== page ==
2. Tell your children what you like and appreciate about them as individuals, frequently noticing their special and unique qualities and characteristics and celebrating them. The goal is to dispel any fears or negativity related to “being different.” If this includes your child’s lack of interest in social connections, that should be respected too. Although it may be of clinical concern if your child has no inclination to be social outside the family, be assured there is a broad range of what is considered “normal” social interaction. Often, it is possible during family conversations to construe whether your child has fears of being different in social settings or simply prefers to spend time alone. At the same time, even if your child is not avoiding social situations, your child should be empowered with a secure sense of self and a strong sense of family, to the extent that s/he can proclaim proudly, “I have two daddies,” or “I have two mommies,” “and I love them and they love me!”
  3. Play with your children. Play helps children develop language, their sense of self, their bodies and the world around them. Play helps children to relate to other children and develop friendships. Play can also teach a child how to express feelings, solve problems and release tension. It would then seem natural that teaching your child how to talk about having same-sex parents should begin with play; playing out various scenarios where the child will likely be in a position to tell his/her friends about his or her own family. A child will be less confused if s/he has observed (through the parent’s demonstrative role playing) various stereotypic responses and/or inappropriate curiosities’ of others, and has witnessed a range of ways to respond. For example, in role play, one parent can act the part of the child with two mommies, while the other parent acts the part of a child with one mommy and one daddy. When the child asks, “Don’t you miss having a daddy?” …the child with two mommies could list all the great reasons why having two mommies makes her/his life special. Of course, the LGBT parent must understand this won’t be a one-time lesson; maintaining age appropriate information will mean a gradual use of mature vocabulary and concepts to present as the child is deemed ready.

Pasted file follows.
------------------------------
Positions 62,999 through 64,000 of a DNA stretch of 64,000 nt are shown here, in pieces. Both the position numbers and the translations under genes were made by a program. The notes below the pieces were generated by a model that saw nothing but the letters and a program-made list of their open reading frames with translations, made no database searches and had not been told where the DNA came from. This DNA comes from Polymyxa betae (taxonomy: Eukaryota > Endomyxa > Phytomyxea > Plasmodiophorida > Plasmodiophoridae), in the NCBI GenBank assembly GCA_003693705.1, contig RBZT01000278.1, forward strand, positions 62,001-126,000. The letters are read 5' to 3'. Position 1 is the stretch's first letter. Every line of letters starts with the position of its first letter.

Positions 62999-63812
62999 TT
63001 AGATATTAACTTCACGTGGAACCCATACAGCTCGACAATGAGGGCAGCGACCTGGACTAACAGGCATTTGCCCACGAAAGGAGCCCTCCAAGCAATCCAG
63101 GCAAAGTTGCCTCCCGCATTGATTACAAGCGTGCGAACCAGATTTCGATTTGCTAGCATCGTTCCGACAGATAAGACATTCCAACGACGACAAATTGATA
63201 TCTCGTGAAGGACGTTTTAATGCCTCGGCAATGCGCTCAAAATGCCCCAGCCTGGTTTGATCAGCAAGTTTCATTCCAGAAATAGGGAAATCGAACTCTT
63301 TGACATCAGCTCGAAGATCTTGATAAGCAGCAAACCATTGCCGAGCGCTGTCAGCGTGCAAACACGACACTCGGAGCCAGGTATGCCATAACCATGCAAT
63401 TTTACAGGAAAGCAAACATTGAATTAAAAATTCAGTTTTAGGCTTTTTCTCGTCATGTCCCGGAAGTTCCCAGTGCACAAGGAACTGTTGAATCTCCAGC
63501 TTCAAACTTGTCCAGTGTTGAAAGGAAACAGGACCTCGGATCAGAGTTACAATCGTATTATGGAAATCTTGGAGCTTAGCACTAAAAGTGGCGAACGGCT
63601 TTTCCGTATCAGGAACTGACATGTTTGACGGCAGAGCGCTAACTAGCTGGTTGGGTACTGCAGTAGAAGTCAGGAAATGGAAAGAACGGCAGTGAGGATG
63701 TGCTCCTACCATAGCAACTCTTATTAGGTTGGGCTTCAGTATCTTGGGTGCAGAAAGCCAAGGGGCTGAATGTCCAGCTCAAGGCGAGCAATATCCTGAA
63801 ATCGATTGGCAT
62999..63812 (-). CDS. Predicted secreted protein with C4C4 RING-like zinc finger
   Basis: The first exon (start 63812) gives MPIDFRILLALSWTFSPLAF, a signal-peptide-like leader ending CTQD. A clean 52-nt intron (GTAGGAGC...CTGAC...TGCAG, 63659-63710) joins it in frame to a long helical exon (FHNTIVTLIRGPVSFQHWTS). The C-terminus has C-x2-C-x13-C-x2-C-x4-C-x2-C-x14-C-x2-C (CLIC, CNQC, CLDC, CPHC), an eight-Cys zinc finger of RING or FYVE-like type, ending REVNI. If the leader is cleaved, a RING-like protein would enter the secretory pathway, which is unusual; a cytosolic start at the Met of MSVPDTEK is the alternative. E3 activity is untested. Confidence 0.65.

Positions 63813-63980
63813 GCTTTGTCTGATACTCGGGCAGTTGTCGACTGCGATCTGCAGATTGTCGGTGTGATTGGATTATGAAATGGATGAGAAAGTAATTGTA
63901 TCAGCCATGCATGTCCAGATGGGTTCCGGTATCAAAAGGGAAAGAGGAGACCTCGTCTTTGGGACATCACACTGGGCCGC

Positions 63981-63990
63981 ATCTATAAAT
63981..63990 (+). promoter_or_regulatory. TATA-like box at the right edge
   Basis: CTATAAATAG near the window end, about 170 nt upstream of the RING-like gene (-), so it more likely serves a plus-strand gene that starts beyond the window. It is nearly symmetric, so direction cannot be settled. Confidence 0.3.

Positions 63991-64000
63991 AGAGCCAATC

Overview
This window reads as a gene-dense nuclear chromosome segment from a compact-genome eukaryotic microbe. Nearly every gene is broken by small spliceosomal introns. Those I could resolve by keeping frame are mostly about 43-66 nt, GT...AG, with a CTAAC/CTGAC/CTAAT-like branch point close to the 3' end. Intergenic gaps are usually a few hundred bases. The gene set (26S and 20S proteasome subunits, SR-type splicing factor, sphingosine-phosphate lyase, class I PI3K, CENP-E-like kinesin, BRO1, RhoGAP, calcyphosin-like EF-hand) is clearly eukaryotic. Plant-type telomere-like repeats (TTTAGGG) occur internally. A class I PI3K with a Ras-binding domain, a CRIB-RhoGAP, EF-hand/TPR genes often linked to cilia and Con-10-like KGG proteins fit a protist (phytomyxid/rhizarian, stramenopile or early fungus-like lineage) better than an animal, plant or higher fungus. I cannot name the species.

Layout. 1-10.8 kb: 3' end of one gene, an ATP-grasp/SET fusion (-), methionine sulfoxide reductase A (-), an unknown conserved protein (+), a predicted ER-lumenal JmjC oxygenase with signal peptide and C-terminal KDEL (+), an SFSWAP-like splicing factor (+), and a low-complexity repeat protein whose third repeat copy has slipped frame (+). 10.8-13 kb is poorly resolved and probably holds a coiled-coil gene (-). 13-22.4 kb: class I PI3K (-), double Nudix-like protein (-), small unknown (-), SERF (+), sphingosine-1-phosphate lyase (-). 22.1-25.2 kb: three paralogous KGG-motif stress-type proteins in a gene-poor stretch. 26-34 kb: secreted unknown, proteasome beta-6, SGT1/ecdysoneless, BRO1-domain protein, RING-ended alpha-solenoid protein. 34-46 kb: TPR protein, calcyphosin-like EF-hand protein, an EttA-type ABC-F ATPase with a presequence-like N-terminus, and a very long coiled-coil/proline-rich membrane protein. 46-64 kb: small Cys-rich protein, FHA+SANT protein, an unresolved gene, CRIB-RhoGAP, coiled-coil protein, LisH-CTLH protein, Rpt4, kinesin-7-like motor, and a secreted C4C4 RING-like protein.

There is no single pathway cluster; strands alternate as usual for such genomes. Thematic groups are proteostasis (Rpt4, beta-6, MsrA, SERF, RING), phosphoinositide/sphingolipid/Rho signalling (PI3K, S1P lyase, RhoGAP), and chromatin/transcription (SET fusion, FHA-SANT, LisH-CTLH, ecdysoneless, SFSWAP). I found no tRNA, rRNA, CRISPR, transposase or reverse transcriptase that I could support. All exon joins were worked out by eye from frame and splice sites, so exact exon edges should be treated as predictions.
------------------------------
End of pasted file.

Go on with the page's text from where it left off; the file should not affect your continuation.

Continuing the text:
Other more general parenting rules to remember include being a consistent caregiver, a positive role model, and to love your own self. Parents should be willing to admit to their mistakes, and to praise their own accomplishments, as kids will need to learn to do the same. Parents should build a secure and nurturing family environment, making hugs, laughter, and unconditional love a part of everyday life. Offering children some choices (no matter how small) in order to promote their decision making skills and reinforcing their self-esteem will also be essential. In addition, parents should keep their expectations realistic. This means giving your child the freedom to make mistakes. When kids trust that you will continue to love them and feel proud of them, even when they make mistakes, they are less afraid of social settings and can often feel less concerned about being different.

Finally, building the concept of Team-Family, where parents construct a framework for the family to work together on projects and family rituals is essential. Stimulating a child’s feelings of being a part of a valued whole, will not only teach them the importance of a family team spirit, but can also nurture their community consciousness and help them to develop the attitudes, ethics, and ways of behaving that are a part of becoming responsible social beings.

If you need additional support on this issue, Tamberly facilitates a Support Play Group aptly named Rainbow Children for ages 7-12 yr. See more information about the classes she offers at her website